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Foraging Hawai’i With Sunny Savage

Story by Kristen Hettermann

Photography by Sue Hudelson

“Food is such a great way to bring people together… we gather, we share, we commune.”

Sunny Savage can walk anywhere in nature, look at the natural plants, and create a meal. She calls herself a forager.

Sunny’s world is nothing short of a brilliant energy, nourishment and creative abundance. It’s hard not to be captivated by Sunny’s gorgeousness, as she gushes about the healing properties of the weeds growing in her garden. “Did you know elderflower plant and berries shorten the average viral infection from 7 days to 3-4 days?”

It’s easy to latch on to Sunny’s captivation with the huge diversity in plants and the many cultures, textures and flavors to be explored. Committing one hour a day to food harvesting and processing, her daily foraging is a practice of humility, gratitude and sharing. “The plants and I share the earth…its atmosphere and its water,” she say. “We share a moment in time together while I’m out there foraging. I sing them a song and they dance in the breeze. I think positive thoughts while harvesting and they nourish me.”

Sunny feels that every moment as a forager is an opportunity to think about the broader implications of our relationships with our plant friends and how best to peacefully coexist. She has dedicated her life to campaigning on behalf of wild greens and their bounty of micronutrients, phytonutrients, and fiber.

Coming from a “back to the land” family in Northern Minnesota, this visionary didn’t take long to hit the road. At the age of 18, she landed a job running a kitchen at McMurdo Station in frosty Antarctica. Years later, she found herself in Africa working with the Pygme Folks through a USDA Grant to introduce wild foods in gardening projects. By the time she was 30, Sunny had ventured to every major continent and held a resumé that boasted a Bachelor of Science Degree in Dietetics and a Master’s Degree in Nutrition Education, with a focus on the antioxidant properties of wild greens.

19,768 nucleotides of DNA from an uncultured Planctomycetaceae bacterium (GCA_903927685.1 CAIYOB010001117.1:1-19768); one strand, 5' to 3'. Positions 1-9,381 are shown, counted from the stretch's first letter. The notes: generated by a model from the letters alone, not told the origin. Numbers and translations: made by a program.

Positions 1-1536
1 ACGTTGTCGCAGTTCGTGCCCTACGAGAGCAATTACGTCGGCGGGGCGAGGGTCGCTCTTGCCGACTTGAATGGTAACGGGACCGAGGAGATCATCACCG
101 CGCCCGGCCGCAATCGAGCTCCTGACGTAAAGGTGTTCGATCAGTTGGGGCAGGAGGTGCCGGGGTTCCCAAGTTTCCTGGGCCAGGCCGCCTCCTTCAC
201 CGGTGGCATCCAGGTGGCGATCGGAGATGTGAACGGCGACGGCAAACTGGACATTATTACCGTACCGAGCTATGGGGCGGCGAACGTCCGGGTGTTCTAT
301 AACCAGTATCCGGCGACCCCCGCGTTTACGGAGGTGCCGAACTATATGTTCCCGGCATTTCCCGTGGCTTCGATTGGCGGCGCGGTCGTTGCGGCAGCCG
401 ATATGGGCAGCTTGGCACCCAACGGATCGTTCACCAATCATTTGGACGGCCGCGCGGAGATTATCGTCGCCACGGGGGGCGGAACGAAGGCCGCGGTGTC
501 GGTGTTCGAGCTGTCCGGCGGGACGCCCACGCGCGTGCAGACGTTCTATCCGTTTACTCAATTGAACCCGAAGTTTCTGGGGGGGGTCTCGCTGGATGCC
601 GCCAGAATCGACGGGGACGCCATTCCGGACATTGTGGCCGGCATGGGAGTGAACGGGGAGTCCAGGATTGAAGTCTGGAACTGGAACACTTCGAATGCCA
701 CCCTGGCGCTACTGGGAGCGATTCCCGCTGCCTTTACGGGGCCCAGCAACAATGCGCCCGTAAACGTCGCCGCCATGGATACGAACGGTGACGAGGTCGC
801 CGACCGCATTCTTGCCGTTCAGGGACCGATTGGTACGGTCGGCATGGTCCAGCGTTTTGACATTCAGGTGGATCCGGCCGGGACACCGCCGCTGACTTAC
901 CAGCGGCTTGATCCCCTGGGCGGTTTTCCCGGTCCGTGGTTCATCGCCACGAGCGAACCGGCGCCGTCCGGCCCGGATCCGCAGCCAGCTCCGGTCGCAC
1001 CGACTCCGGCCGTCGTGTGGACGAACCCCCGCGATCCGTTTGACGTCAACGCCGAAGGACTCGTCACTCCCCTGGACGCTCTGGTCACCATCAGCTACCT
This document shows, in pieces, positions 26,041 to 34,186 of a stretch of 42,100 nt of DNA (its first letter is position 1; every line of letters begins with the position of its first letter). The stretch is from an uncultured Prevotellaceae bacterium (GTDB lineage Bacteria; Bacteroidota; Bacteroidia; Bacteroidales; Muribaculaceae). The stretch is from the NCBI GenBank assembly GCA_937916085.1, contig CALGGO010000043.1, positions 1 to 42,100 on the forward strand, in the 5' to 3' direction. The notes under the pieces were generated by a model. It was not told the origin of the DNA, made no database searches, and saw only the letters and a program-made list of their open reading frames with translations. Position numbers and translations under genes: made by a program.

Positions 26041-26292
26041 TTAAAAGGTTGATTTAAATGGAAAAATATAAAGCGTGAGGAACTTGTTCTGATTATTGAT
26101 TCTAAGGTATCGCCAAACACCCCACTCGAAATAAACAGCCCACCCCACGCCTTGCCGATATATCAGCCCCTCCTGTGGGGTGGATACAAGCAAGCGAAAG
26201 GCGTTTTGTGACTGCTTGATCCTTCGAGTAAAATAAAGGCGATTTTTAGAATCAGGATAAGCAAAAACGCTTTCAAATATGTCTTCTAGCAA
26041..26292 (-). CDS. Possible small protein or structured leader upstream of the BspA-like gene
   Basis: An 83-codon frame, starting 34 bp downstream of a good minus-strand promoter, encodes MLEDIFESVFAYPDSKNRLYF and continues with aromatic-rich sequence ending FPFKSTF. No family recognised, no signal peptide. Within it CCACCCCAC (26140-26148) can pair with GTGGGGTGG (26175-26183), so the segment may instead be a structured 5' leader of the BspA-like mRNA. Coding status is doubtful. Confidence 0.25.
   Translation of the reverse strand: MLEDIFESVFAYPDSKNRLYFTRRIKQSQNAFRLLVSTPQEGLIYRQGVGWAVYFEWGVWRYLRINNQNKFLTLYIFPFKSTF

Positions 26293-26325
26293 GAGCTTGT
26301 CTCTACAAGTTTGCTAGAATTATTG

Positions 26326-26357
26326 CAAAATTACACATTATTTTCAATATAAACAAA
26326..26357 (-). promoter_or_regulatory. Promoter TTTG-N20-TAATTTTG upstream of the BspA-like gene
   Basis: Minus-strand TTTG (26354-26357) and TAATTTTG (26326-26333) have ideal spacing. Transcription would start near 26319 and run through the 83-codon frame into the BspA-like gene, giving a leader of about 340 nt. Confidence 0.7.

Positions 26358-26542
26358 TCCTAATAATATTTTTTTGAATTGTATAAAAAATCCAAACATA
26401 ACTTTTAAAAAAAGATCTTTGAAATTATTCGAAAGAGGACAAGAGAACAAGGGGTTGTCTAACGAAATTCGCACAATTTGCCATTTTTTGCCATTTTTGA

“I grew up close to nature—with a respect for nature. Some of my fondest childhood memories include tapping maple trees and harvesting wild berries,” says Sunny. “I received inspiration from my mom, who taught us a lot about medicinal plants, about making tinctures and salves that cured all of our ills. I knew from an early age that going to nature was the answer for optimal health.”

While she was filming her TV series Hot on the Trail with Sunny Savage in 2008, Sunny traveled by RV and motorcycle through 17 states visiting state parks and wildlife refuges. The show currently airs in the U.S. and can be found in markets in Eastern Europe. “My goal has always been to educate as many as I can about wild foods and to share my passion. There is incredible fun in getting outside and recognizing how to eat these gifts that are just waiting to be unwrapped!” Sunny’s Hot on the Trail tour took her to Maui and Kaua‘i, where three episodes were filmed. She rented a room for her project base in Maui, where she fell in love with her landlord, Ryan Savage. Their love affair took her around the world on yet another adventure.